Political pundits—and columnists, in particular—are torn, in some ways, between the past and future. They make their judgments, on the one hand, based on history—prior experience, both individual and collective—but also based on their assessments of what tomorrow will bring. The two concerns are connected, to be sure. But at a certain point, and particularly in an election year, you start to feel columnists as a body shifting from analysis to prediction…and focusing their commentary—and their accountability—toward the future rather than the present. In order to be, on the other side of the election, on the right side of history.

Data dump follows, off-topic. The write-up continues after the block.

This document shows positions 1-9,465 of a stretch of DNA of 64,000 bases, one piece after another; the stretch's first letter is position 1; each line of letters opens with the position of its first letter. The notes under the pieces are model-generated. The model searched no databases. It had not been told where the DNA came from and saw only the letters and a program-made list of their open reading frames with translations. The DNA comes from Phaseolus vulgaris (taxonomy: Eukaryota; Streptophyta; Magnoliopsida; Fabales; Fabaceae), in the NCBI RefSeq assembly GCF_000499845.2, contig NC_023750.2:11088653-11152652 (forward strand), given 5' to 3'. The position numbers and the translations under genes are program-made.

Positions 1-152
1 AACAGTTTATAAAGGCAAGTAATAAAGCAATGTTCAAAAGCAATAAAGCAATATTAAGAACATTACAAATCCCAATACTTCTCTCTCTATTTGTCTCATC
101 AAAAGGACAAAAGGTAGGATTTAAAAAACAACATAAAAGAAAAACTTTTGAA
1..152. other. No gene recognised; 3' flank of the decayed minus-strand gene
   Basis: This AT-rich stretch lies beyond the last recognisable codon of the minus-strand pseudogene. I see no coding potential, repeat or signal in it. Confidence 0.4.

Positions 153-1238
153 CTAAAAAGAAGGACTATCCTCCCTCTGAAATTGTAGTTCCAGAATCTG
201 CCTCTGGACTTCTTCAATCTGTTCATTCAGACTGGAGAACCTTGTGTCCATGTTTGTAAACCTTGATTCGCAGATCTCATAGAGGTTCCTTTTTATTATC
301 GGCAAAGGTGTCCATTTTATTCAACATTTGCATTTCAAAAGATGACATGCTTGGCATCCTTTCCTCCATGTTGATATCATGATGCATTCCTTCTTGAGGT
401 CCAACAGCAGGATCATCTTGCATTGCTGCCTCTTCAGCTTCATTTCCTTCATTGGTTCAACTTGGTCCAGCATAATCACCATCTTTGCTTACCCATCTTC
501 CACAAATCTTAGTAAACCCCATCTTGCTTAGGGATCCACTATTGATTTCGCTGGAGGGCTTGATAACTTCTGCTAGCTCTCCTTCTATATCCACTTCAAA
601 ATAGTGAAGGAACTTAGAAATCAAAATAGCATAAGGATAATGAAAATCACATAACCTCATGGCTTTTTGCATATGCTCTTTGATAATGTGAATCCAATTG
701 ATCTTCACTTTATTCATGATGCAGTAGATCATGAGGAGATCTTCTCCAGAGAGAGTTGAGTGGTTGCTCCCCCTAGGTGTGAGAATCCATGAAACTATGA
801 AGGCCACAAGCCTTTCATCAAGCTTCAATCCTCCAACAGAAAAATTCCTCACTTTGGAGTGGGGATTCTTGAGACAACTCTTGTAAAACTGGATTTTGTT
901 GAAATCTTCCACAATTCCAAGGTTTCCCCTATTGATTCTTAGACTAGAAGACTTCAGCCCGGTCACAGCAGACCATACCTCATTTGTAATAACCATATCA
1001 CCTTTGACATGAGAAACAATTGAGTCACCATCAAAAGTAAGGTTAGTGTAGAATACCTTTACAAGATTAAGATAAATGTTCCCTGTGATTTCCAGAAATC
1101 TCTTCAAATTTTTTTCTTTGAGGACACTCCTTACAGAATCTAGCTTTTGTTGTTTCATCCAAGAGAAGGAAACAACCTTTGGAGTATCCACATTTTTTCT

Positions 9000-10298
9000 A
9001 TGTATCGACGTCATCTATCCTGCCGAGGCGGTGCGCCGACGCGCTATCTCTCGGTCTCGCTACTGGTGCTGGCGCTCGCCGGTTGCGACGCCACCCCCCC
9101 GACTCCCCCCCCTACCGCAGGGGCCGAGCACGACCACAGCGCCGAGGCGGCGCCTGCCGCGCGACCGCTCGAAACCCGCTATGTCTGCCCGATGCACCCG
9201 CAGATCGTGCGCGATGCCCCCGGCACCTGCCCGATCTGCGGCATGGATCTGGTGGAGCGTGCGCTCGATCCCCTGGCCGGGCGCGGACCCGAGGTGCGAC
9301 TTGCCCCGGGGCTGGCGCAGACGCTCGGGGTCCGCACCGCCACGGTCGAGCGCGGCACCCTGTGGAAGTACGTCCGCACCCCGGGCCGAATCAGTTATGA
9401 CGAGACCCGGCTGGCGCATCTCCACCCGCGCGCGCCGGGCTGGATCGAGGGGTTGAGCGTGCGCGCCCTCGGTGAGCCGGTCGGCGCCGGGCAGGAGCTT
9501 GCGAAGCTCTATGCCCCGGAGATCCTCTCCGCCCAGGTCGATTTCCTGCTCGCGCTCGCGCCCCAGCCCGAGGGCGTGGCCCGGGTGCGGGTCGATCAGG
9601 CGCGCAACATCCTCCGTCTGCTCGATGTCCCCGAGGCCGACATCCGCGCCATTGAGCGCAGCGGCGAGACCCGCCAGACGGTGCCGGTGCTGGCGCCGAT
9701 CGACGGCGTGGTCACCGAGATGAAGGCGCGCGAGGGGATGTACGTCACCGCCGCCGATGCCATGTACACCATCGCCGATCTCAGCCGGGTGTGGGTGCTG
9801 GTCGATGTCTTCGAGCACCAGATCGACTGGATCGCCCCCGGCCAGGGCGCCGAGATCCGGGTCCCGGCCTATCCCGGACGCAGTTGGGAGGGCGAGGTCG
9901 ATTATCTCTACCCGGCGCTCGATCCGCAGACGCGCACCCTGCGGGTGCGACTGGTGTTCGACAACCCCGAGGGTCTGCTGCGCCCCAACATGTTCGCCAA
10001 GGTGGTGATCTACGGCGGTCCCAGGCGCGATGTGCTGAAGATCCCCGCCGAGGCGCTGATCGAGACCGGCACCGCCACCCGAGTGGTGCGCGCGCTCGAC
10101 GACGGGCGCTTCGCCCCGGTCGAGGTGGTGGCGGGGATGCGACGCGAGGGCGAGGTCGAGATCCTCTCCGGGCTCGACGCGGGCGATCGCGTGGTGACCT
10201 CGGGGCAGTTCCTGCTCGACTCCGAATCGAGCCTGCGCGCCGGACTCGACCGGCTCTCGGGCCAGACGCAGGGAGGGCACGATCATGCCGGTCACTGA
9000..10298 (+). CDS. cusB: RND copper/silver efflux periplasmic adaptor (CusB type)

Well. I’m feeling such a shift today. Specifically, when reading Charles Krauthammer’s column, which tacitly suggests his decision that the election will go to Obama. Apparently, everyone’s following InTrade.

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Megan Garber is an assistant editor at the Nieman Journalism Lab at Harvard University. She was formerly a CJR staff writer.